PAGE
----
Wednesday, July 11, 2007

em ex pee ex: an essay about why this record even exists

Sometime last week, Joel Hartse pondered why MxPx is releasing their new album, "Secret Weapon," through Tooth and Nail Records, their original home, after years of back-and-forth shit talk and some failed lawsuits.

The ill feelings between these two parties is nothing short of legendary rumors and fantastic stories from some people who've floated throughout my life. When this release was first announced, I actually felt a little relieved, and found that this reunion was necessary. Maybe I'm just a nostalgic fool, but I can clearly remember the first time I heard "Life in General" where I was immediately blown away with how much I liked the record; I didn't even give a fuck that they were on a Christian label, hell I didn't even know they were down with the King. I'd like to think that for a handful of kids like us, MxPx and Brandon Ebel (Tooth and Nail's founder) buried the hatchet and wanted to partner up and give us some rockin' tunes, "Punk Rawk Show" stylee.

Now as I listen to "Secret Weapon," the special edition no less, I realize that there's one reason why MxPx and Tooth and Nail have released a new album together:

This album has hooks, it's poppy as hell and, lyrics aside, it's pretty solid, which saying a lot for a latter-era MxPx album. But there's something seedy and disingenuous about this album at the same time. There's a part in the ill-titled "Punk Rawk Celebrity" where out of nowhere horns start playing I thought, "What the fuck is this? Save Ferris?"

Simply put, MxPx is the Christian pop-punk version of Matthew McConaughey in "Dazed and Confused;" to paraphrase: they get older, but the kids stay the same age. After their failed attempt to crossover via a major label and a slapdashed effort to get back their "street cred" by forging a relationship with indie label Sideonedummy, Mike, Yuri and Tom are chomping at the bit for success, revisiting the ferocity of 1994's "Pokinatcha" in order to pay off their car notes and mortgages.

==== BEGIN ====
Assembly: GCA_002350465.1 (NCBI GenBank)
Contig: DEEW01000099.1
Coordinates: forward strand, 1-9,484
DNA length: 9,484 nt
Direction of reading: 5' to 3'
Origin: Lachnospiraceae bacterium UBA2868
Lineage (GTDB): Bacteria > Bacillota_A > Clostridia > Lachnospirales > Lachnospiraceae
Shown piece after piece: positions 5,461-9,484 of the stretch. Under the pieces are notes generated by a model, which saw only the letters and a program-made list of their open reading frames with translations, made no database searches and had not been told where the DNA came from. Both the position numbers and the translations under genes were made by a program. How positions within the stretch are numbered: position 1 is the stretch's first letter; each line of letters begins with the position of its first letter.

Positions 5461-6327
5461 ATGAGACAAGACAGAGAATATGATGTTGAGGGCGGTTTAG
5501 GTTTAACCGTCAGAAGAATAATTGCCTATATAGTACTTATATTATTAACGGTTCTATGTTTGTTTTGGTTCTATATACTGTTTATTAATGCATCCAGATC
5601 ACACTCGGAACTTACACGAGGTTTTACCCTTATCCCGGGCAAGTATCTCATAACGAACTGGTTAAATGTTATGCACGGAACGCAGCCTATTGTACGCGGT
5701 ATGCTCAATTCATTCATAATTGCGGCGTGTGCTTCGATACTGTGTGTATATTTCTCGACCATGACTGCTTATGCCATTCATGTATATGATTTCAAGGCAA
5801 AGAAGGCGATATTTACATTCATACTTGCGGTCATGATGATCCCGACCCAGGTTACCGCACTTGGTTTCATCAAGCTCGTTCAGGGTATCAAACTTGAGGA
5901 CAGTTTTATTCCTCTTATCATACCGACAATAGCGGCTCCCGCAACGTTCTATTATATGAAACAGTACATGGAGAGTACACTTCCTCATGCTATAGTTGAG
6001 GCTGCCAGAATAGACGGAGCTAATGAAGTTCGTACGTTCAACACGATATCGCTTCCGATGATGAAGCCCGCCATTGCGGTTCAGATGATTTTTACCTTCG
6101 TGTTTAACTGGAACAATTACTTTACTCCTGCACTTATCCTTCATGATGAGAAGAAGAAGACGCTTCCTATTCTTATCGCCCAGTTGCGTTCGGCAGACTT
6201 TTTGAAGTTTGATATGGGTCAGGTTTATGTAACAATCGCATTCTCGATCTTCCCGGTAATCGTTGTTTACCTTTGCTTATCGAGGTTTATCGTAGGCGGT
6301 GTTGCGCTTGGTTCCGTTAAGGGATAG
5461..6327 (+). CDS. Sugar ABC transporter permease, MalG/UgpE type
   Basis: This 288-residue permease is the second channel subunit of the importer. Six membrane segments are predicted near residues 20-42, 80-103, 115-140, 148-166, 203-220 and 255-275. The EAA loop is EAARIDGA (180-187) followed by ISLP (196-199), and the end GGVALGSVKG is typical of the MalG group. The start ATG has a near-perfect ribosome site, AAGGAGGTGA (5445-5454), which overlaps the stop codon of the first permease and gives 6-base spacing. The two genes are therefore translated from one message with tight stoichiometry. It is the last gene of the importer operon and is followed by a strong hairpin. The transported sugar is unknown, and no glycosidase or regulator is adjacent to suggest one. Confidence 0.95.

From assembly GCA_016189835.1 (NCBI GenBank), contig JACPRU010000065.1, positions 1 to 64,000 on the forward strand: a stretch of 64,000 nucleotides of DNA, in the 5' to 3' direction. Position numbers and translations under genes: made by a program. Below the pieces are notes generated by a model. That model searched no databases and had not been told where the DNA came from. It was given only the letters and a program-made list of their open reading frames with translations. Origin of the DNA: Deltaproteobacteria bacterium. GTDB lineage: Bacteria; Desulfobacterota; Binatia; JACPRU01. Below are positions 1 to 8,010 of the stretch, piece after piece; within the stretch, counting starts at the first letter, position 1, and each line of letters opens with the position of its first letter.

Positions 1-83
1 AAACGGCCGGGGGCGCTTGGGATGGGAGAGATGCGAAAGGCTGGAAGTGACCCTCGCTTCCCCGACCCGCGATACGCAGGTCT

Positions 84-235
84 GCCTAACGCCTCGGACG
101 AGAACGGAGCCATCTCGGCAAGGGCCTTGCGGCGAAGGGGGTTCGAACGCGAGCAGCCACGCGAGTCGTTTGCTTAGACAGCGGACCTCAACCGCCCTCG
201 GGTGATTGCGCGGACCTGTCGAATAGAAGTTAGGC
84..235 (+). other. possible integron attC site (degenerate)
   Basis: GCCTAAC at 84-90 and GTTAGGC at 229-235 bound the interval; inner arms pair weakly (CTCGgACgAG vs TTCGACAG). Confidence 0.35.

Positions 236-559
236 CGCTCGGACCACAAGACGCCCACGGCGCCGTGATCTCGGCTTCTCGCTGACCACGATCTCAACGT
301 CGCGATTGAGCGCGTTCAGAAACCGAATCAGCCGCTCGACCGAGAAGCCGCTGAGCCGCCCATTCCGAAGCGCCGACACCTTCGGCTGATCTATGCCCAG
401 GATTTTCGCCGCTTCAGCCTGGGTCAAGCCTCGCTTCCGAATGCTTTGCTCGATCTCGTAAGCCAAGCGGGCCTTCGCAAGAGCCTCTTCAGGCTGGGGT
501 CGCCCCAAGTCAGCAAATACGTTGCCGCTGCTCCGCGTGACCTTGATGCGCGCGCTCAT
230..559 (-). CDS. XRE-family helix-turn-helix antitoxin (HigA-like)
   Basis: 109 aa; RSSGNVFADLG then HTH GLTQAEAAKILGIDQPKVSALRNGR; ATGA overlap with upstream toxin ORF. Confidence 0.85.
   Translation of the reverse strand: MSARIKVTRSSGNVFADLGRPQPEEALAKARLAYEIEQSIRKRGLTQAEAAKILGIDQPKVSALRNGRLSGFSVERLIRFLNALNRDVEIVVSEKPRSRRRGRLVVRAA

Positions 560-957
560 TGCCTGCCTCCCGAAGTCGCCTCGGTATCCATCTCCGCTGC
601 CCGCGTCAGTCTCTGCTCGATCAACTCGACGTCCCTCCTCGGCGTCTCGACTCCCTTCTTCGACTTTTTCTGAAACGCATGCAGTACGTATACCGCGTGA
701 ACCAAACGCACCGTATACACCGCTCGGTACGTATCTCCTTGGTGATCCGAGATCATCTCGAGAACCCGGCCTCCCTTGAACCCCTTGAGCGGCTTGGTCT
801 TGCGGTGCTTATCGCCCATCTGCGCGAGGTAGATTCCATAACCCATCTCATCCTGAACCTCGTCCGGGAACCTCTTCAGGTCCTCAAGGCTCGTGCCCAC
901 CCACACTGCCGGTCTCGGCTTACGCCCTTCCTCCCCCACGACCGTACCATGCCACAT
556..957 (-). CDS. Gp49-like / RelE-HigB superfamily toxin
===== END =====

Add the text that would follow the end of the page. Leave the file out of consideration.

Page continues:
As long as there are bills to pay, MxPx will always exist, but that doesn't mean that they have to keep releasing new albums. By doing this, they're paving the way for lesser bands such as Ghotti Hook, Slick Shoes and Fanmail to reunite, which the world doesn't need at all.

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At 10:24 AM , Blogger Joel said...

Great commentary, Ryan. I haven't heard it yet (you so have the hookup on punk rock more than I do!), but I am leaning toward agreeing with that large JPEG in the middle of your post. I don't think I will ever forgive MxPx for "Before Everything and After." I'm sure "the label made them," or whatever, but YEESH. I felt the same way as you did, though -- when I first heard they were back at T&N I was like "ahhhh." Although I no longer own any of their albums, I remain curious. Since I grew up with the "alternative" Christian music explosion of the 1990s, it's interesting to see a band from that era make the jump back, essentially, into the ghetto.


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